|Upper Suwannee offers vistas unlike any other river in North Florida|
The sand bars that line much of this stretch are not only attractive; they make excellent pit-stops for a quick jump in the river and for our lunch break. The biggest are "point bars," formed on sharp bends in the river where sand is deposited by the water as it slows going around the inside of the bend. Growing conditions for plants are harsh on point bars. When plants do take hold, a predictable succession forms, starting with tough, low herbs and grasses, followed by shrubs and finally trees. Black willows commonly top the bar.
Behind the sand bars, there’s limestone. Few places in North Florida showcase limestone more beautifully than the section we’ll paddle on this trip. Whether it’s individual stone outcroppings along the lower river, or massive, 40-foot stone walls, there are few places along this stretch without limestone.
|Bluffs of 40 million yr old limestone flank the river|
This cream to grey colored sedimentary rock was formed during times when the world’s water levels were much higher than today and Florida lay at the bottom of a shallow sea.
Shells and cartilage of sea creatures settled on the sea floor and accumulated in layers ranging from several feet to nearly half a mile thick. Most of what we’ll see on this trip is Suwannee limestone, formed on the floor of a sea that stood here nearly 35 million years ago.
Among the more interesting fossils found here are those of ancient dugongs, ancestors of today’s manatees. In 1982, college students from UF found the skull and partial skeleton of an extinct manatee on the riverbank near White Springs. These creatures lived in the shallow sea that covered this area 20 million years ago, during the Miocene era. Paleontologists soon uncovered three more specimens. Of the four, one belonged to a previously unknown genus, one was the first skull of its genus, and one was the best-preserved specimen of its species ever found. Two of the animals were from a subfamily of sea cows previously unknown in the New World. Interestingly, all appear to have co-existed. Imagine the manatee tours!
The plant communities we pass on this tour reflect the higher, drier terrain flanking this section of the Suwannee. The combination of high, sandy banks and dark, tannin-stained water, makes aquatic vegetation relatively scarce. This, in turn, means fewer fish species and a less complex web of life than we see along spring runs, for instance.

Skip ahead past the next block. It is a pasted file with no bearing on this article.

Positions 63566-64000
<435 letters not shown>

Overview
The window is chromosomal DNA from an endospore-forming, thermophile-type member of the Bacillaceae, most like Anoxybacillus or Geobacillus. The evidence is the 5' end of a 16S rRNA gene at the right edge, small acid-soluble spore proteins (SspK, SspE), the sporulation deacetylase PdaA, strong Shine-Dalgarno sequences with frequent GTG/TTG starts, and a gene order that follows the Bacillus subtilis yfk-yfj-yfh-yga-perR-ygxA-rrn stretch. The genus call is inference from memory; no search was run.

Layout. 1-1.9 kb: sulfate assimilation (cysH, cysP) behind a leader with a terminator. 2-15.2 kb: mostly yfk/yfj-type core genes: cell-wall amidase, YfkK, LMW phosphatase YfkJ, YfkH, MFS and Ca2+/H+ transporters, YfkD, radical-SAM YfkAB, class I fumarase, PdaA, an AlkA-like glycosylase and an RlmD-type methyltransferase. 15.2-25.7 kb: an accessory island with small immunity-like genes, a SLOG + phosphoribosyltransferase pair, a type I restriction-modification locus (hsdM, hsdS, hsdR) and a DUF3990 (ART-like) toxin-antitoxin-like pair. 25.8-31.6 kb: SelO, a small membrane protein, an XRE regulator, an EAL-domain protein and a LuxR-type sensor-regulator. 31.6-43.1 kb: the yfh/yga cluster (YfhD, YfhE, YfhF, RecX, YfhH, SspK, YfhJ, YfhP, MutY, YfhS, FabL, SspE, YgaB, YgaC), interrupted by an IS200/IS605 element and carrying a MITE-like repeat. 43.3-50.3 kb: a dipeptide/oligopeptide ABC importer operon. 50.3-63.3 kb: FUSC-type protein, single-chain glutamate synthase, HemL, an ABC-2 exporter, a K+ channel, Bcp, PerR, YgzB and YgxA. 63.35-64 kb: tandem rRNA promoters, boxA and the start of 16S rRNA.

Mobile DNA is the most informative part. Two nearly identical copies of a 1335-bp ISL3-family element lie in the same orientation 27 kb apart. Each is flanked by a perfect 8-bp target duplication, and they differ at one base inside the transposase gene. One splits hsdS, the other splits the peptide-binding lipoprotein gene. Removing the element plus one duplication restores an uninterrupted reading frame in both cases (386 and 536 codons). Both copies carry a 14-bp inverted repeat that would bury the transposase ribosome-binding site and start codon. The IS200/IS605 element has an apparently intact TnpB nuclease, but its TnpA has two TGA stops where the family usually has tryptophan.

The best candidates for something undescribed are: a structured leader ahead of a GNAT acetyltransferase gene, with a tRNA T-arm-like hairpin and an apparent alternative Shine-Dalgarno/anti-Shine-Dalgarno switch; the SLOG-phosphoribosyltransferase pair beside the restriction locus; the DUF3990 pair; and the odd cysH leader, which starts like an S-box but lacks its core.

On shore, there's no shortage of greenery. Lanky, coastal plain willows, river birch, and Ogechee tupelos along with a number of sedge and grass species cling to the higher, firmer sand banks. Atop the bluffs, an unbroken forest of oaks and pines rule. Away from the river, the local terrain is relatively dry, so animals such as deer, bobcats, hogs, turkey and an occasional bear come to the water’s edge for a drink, though sightings are relatively scarce. Also residing in this stretch of the river is a fair number of beavers. You don't have to look hard to see their sign, including long slides which they use to skid limbs, branches and other woody snacks down to the river. Keep an eye out for otters, as well.
Birds are scarcer here than other sections. But we do see above-average numbers of Mississippi and swallow-tailed kites in the spring and summer months. Eagles, osprey and vultures are commonly seen soaring.
Local lore long held that the name, "Suwannee" came from the Creek Indian word "Suwani," meaning echo. When I first learned this, I was still a young wanderling who had not yet seen the echoic canyons of the upper Suwannee, so didn't buy the story. Today, being more familiar with this river, I have to admit that any homesick Alpen-folk who want to yodel, will find the acoustics of some of Suwannee's deeper gorges (not seen on this trip) well-suited to their art. But, I'm still not convinced that this is the names origin. . . . origin. . . origin . . .
A more likely source of the name was the Spanish mission, San Juan de Guacara, which was located alongside the Suwannee, west of today's Live Oak. For most of the 1600's, a network of Christian missions dominated life in north Florida. Today', many north Florida place-names trace their roots to that important era. San Felasco Hammock (from Mission San Francisco), San Pedro Bay and a number of rivers--St. Johns, Santa Fe and St Mary's, to name a few--preserve the names of Spanish missions that sat along their banks. San Juan de Guacara was located near Charles Spring, where it served as a rest stop and ferry landing for the travelers on the Mission Trail, the main artery of transportation across North Florida at the time, which crossed the Suwannee here.
|swallow-tailed kites are common in summer|
This is an easy paddle, going downstream all the way. But even though we go with the current, it's fairly slow, so you'll have to paddle a bit. Those who've paddled with me before, know I prefer moving slowly and taking in the sights and sounds. You're welcome to go at your own pace - speed's not an issue.